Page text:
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Doctor Who: Adventures In Lockdown (book review).

January 23, 2021 | By | Reply More

In the long ago days of March 2020, everyone was very scared and feeling very isolated. But the brilliant Doctor sent us a message that it was OK to be afraid but we should look out for each other and to be kind. We might need reminding of this message that so many people, both young and old found, very comforting and it’s reprinted here in full.

Following on from that there were a series of lockdown ‘watchalongs’ that inspired the original showrunners and writers to join in and offer some new material to be enjoyed for free on the BBC ‘Doctor Who’ website. This compilation is all of the stories including the original message of hope and three new stories only available in this volume. It’s a fundraiser for ‘Children In Need’ in the UK. I hope it’s raised a lot.

There are fifteen stories and one poem all written by recognisable names in the ‘Doctor Who’ universe. Some feature the current Doctor and others refer back to previous Doctors and companions

I managed to read a lot of these during the last few months but it was good to find them collated into this book. There are some stand-out stories here and for different reasons. For instance, ‘The Terror Of The Umpty Ums’ made me laugh but I also remember hiding behind the sofa when the Doctor fought the Daleks.

It’s a neat and clever story by Stephen Moffat who is also definitely channelling both his inner fan as a child and his desire to reassure children everywhere that the Doctor will look after them at this difficult and frightening time.

‘Revenge Of The Nestene’ by Russell T Davies shows us what happened after the events of ‘The Runaway Bride’ when a tiny part of the Nestene Consciousness survived. It has a superb punchline or should I say gut punch.

‘Press Play’ by Pete McTigh takes us to a TARDIS where the 13th is feeling very alone and a random stab at the console finds that even this moment has been prepared for.

There are a trio of stories by Paul Cornell who returns to the ‘Family Of Blood’ characters whose first outing was in the novel ‘Human Nature’ subsequently reworked to great effect as a two-part adventure for the Tenth. ‘The Shadow Passes’ sees the current team having to isolate from a Death Moon on the Planet Calapia. Being locked in makes for some major introspection which, funnily enough, is quite familiar to us…or as the Doctor says, ‘Three weeks of indoor games! Result!’ ‘Shadow Of A Doubt’ is almost a diary note from Dr Bernice Summerfield and ‘The Shadow In The Mirror’ finally comes to the little girl with the balloon exiled by the Doctor for her crimes.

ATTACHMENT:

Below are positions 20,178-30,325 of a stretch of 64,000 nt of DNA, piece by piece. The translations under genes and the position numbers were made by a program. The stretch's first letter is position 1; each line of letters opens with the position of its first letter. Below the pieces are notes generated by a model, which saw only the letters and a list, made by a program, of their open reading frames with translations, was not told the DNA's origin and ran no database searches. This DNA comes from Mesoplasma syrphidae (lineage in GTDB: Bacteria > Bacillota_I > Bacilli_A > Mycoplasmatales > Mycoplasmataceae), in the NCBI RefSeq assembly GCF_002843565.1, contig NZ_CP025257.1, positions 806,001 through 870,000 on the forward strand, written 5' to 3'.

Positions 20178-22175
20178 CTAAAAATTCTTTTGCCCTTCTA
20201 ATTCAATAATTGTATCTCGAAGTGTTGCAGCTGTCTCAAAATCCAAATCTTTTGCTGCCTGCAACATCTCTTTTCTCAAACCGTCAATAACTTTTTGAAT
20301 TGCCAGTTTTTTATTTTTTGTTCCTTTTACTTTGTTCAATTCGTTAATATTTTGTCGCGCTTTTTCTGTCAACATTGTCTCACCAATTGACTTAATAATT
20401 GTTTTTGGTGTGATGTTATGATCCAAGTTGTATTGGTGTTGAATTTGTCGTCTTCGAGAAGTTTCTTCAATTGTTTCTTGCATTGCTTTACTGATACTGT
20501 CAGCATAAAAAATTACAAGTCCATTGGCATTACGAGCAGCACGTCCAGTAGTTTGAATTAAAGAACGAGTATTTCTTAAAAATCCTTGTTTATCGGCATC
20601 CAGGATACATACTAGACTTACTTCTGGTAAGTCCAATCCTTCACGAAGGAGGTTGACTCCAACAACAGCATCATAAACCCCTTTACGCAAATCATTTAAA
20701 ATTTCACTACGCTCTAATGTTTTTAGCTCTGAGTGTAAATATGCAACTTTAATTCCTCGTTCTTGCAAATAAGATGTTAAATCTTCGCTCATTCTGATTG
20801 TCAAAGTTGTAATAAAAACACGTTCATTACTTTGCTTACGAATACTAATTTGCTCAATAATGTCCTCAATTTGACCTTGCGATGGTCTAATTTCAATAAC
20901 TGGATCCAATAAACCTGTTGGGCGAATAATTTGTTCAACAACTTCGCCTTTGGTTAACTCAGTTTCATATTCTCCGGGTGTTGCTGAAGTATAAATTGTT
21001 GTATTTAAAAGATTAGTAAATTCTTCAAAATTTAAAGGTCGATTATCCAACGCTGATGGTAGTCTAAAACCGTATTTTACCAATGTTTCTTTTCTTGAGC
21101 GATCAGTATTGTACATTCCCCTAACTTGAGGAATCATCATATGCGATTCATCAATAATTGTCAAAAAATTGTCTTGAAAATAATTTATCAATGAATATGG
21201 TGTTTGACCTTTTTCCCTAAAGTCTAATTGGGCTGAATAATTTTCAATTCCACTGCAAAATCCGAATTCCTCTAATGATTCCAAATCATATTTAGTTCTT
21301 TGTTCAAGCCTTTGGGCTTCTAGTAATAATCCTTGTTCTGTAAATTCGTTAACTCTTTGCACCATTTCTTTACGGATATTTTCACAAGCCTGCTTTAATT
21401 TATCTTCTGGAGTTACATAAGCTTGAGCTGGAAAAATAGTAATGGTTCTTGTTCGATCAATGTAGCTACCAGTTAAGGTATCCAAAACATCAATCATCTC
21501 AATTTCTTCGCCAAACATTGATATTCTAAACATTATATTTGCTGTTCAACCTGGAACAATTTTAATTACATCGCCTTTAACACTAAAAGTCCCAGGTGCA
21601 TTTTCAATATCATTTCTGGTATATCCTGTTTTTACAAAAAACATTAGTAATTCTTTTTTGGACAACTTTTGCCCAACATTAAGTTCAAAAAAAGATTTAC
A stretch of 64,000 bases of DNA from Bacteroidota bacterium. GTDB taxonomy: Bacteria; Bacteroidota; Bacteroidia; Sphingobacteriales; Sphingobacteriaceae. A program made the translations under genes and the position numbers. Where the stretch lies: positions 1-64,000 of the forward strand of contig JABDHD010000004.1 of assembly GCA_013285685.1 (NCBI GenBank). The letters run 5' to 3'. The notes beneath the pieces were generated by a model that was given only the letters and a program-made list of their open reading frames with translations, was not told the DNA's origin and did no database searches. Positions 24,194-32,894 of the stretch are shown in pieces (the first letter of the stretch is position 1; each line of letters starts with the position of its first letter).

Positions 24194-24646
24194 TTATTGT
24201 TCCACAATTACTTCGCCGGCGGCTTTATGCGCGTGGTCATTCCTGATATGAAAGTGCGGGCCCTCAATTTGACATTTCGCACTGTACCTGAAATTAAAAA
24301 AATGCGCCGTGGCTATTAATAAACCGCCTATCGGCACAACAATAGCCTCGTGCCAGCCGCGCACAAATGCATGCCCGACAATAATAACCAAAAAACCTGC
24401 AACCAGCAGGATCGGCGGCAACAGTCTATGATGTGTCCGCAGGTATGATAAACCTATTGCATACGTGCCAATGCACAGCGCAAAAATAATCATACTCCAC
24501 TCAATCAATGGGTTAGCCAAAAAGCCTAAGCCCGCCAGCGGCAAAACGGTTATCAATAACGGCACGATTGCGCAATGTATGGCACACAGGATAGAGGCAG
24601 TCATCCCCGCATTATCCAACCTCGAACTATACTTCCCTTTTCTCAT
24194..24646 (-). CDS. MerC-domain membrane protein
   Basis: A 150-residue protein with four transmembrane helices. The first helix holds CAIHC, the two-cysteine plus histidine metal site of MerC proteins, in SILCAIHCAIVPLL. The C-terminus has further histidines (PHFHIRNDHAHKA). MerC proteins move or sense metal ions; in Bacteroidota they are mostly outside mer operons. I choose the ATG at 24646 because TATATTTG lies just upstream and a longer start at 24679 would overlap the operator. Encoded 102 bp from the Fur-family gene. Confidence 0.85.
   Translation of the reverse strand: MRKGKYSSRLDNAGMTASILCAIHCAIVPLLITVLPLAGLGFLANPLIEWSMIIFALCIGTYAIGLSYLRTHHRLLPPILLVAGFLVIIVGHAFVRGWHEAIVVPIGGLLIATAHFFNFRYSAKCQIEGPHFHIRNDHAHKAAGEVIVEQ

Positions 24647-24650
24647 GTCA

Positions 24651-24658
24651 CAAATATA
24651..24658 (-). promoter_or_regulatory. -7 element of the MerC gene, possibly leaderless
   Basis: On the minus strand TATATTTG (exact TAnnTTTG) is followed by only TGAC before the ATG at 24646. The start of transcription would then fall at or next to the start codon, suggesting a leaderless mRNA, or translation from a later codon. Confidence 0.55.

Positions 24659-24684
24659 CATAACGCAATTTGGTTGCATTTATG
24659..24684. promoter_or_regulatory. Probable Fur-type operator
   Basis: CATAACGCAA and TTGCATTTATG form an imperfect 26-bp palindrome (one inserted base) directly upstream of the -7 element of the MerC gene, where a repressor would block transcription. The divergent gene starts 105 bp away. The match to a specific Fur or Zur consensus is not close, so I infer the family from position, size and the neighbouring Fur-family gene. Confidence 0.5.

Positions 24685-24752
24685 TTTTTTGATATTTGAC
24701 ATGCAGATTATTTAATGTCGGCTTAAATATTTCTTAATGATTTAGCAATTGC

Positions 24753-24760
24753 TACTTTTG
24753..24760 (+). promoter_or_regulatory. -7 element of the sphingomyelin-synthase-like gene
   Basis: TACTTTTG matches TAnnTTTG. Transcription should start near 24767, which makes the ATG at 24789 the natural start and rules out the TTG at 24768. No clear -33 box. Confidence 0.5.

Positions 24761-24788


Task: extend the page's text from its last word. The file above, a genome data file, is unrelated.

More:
‘Fellow Traveller’ by Mark Gatiss takes us to the years after the Daleks have been sent packing from Earth. There is unfinished business. For such a short story to encapsulate more than fifty years of the Doctor is no mean achievement. It is such a simple but such a resonant story that it proves how much we have absorbed of the history of the character. If this story was an imoji, it would be a single tear sliding down a face.

I’ve discussed a sample of the stories but every story links back to the familiar and some will appeal more than others. They are the hidden, hinted at but never expanded which are allowed a little glimpse of when the cameras stop rolling. There are also fine illustrations by different artists who offer their own interpretation of what we are reading reminding us that the Doctor has many lives in comics and graphic novels. There is indeed something for everyone and a little reminder of how far we’ve come over the last few months in strange times.

Sue Davies

January 2021

(pub: BBC Books/Ebury, 2020. 192 page paperback. Price: £ 8.99 (UK). ISBN: 978-1-78594-706-3)

check out website: www.eburypublishing.co.uk

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Category: Books, Doctor Who

About the Author ()

Geoff Willmetts has been editor at SFCrowsnest for some 21 plus years now, showing a versatility and knowledge in not only Science Fiction, but also the sciences and arts, all of which has been displayed here through editorials, reviews, articles and stories. With the latter, he has been running a short story series under the title of ‘Psi-Kicks’ If you want to contribute to SFCrowsnest, read the guidelines and show him what you can do. If it isn’t usable, he spends as much time telling you what the problems is as he would with material he accepts. This is largely how he got called an Uncle, as in Dutch Uncle. He’s not actually Dutch but hails from the west country in the UK.

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